Third, to tackle the stages of development, each and every lesson in the series is followed by activities for younger, middle, and older students. It is in these activities that students can handle the information learned on their level. For obvious reasons, younger student activities are more concrete, hands-on, and fun to help them retain what they’ve learned. They get to dye things, eat things, build things, sing things, and more. Older student activities are more research-oriented to expand what they’ve learned. They will seek original works; research legends; outline world religions, and more. Middle student activities are a combination of both to push and pull students as they mature. And they may always choose younger or older activities to suit their learning style.

    Having homeschooled myself, one of my primary goals in writing this curriculum was to make it user-friendly. I empathize with those who desire quality education for their students but who feel inadequate to provide it because of their lack of time, knowledge base, or resources. My prayer is that The Mystery of History will help meet the educational goals of students and go beyond that with telling the Gospel and providing a strong Christian worldview for the entire family.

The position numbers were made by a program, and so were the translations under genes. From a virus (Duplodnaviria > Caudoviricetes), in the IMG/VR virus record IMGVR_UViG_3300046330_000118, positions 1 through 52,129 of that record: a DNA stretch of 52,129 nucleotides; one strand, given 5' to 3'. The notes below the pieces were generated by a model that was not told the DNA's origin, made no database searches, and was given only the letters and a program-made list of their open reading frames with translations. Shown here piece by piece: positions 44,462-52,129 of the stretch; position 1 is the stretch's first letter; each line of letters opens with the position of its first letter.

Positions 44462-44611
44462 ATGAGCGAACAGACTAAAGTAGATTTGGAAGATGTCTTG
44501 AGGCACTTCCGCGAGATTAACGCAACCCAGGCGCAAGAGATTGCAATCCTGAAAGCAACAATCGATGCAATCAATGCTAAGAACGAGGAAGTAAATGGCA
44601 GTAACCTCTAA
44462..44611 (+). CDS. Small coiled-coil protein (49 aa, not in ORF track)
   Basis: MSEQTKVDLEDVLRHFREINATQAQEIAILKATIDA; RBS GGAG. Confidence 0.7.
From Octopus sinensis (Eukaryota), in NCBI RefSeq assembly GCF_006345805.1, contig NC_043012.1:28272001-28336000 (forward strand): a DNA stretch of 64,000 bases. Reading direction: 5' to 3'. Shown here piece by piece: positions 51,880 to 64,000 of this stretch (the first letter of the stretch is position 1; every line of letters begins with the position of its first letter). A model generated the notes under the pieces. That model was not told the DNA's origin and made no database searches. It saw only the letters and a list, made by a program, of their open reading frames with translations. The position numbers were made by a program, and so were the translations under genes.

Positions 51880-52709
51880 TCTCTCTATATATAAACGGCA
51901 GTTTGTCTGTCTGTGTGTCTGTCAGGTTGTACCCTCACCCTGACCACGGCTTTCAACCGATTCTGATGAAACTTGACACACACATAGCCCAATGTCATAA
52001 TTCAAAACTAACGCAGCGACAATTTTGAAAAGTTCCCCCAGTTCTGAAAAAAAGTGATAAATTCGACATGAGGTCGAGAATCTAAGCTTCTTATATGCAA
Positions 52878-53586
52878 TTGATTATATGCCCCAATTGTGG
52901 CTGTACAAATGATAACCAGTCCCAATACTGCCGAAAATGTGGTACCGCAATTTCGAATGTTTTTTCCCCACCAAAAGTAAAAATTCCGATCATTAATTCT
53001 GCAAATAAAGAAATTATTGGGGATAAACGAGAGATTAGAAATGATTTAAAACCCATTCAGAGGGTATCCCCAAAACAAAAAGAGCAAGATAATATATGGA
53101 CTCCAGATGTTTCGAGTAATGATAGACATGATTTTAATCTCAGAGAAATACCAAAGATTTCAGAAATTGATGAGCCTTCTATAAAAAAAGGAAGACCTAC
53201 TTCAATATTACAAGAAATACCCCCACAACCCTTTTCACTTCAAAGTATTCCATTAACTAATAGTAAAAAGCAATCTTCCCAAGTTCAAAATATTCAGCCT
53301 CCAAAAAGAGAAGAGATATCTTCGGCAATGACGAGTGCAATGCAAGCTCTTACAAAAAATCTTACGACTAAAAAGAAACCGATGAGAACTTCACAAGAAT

CBD: In studying world history, the issue of pluralism—cultural, social, and religious—inevitably arises. For example, in volume 1 of your biblically based series, you respectfully discuss the origins of Buddhism and Hinduism. How should Christian homeschool parents approach the topic of pluralism and diversity with their children?